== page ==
Carl Icahn sets new Apple target of $240 per share, valuing company at $1.4 trillion
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In his latest open letter to Apple Chief Executive Tim Cook, billionaire activist investor Carl Icahn has said he believes shares of the company should currently be trading at more than $100 higher than their current valuation.
Icahn's $240 price target for Apple is what he believes the company should be trading at today, not in 12 months. At a value more than 80 percent higher than the company's current stock price, his assessment would push Apple's market capitalization to nearly $1.4 trillion.
The Apple shareholder's take was published on his website, Shareholders' Square Table, on Monday. In the letter, Icahn praised Cook and Apple's management team for the company's continued growth.
His valuation of $240 per share forecasts fiscal year 2016 earnings per share of $12.00, plus net cash of $24.44 per share.
Icahn believes Apple will enter the television market next year, and will sell an automobile by the year 2020. His predictions call for the company to "dominate" those product categories.
The investor also commended Apple for repurchasing $80 billion worth of shares, but once again pushed the company to buy back even more. While he welcomed the recent $50 billion buyback increase announced in April, Icahn also believes Apple could do more to return value to shareholders and invest in itself.
"It is our belief," Icahn wrote, "that large institutional investors, Wall Street analysts and the news media alike continue to misunderstand Apple and generally fail to value Apple's net cash separately from its business, fail to adjust earnings to reflect Apple's real cash tax rate, fail to recognize the growth prospects of Apple entering new categories, and fail to recognize that Apple will maintain pricing and margins, despite significant evidence to the contrary Collectively, these failures have caused Apple's earnings multiple to stay irrationally discounted, in our view."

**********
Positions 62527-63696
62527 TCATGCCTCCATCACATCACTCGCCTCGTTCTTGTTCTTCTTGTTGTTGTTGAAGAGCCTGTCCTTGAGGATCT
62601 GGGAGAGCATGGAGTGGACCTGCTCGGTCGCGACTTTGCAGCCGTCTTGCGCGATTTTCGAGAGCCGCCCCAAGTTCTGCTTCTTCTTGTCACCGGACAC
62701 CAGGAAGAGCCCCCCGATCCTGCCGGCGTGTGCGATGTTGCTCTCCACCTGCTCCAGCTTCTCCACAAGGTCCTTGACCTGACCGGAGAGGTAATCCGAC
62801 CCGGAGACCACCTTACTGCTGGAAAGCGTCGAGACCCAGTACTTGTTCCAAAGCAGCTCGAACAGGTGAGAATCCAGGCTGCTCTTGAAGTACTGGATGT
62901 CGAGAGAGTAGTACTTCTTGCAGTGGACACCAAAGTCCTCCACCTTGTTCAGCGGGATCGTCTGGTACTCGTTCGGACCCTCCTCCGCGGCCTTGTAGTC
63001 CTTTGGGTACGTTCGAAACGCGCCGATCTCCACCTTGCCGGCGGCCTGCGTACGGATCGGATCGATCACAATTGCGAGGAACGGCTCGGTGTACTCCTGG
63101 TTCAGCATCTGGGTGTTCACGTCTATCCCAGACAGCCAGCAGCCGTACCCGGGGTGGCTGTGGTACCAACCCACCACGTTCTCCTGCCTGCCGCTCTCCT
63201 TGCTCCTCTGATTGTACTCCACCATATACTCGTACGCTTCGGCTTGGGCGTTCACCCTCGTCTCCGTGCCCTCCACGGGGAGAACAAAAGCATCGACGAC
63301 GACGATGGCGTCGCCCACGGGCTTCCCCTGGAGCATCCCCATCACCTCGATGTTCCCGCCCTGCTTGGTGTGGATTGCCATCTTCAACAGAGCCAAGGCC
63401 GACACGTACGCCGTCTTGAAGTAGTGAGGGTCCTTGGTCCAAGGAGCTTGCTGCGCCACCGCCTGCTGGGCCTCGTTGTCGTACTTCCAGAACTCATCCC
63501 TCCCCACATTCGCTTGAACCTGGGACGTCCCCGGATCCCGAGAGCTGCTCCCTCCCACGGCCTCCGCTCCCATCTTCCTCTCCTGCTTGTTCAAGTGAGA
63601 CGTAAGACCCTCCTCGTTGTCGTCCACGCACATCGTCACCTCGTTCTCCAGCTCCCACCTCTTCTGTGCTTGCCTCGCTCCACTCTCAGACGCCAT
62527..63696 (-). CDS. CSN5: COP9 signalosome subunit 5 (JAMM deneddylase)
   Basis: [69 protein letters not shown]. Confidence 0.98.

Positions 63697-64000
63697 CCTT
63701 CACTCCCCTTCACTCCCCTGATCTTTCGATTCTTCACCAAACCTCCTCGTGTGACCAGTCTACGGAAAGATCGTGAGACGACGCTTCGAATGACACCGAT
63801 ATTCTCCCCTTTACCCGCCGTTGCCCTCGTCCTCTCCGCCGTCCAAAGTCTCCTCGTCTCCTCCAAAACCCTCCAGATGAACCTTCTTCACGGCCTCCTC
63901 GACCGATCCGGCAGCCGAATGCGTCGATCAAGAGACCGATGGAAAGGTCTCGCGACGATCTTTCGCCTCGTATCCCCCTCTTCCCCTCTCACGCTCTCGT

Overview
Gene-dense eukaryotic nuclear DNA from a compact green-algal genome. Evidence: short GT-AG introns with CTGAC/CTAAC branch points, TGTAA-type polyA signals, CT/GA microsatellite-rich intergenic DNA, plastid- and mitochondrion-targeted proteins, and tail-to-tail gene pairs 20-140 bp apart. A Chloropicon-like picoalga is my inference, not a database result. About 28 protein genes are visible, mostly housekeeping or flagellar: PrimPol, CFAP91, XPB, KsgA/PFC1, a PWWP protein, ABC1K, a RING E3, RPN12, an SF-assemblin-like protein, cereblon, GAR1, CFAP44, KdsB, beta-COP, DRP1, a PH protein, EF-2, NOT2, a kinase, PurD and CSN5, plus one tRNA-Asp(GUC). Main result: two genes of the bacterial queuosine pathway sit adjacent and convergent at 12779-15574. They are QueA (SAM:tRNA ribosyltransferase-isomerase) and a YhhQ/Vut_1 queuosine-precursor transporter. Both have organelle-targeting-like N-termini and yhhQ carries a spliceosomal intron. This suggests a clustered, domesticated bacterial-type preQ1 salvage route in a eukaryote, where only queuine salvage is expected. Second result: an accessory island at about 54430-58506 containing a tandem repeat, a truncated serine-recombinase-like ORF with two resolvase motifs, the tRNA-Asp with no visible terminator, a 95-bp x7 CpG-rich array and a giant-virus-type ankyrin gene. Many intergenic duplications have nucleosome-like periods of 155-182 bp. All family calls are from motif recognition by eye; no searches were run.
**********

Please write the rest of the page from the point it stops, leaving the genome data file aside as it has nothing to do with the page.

Back in February, Icahn had publicly set a $216 price target for shares of AAPL, again a value he said the company was worth at the time, not in the future.
In the past, Icahn called Apple's cash position an "excessive liquidity," which he believes should spur the company to adopt a "more aggressive pace" in buying back its own shares. While Icahn has praised Cook and Apple's management team for making blockbuster products, he has taken issue with their financial management.
But the relationship between Icahn and Apple is far less contentious than in late 2013, when Icahn attempted to file a shareholder proxy vote to push Apple to repurchase more of its own shares. Icahn eventually dropped that initiative after Apple bought some $14 billion worth of its own shares in a matter of weeks in early 2014.
As of August 2014, Icahn had some 45 million shares in AAPL stock, making him a considerable investor in the iPhone maker. His position in the company, and stature on Wall Street, earned him a private meeting with Cook in 2013.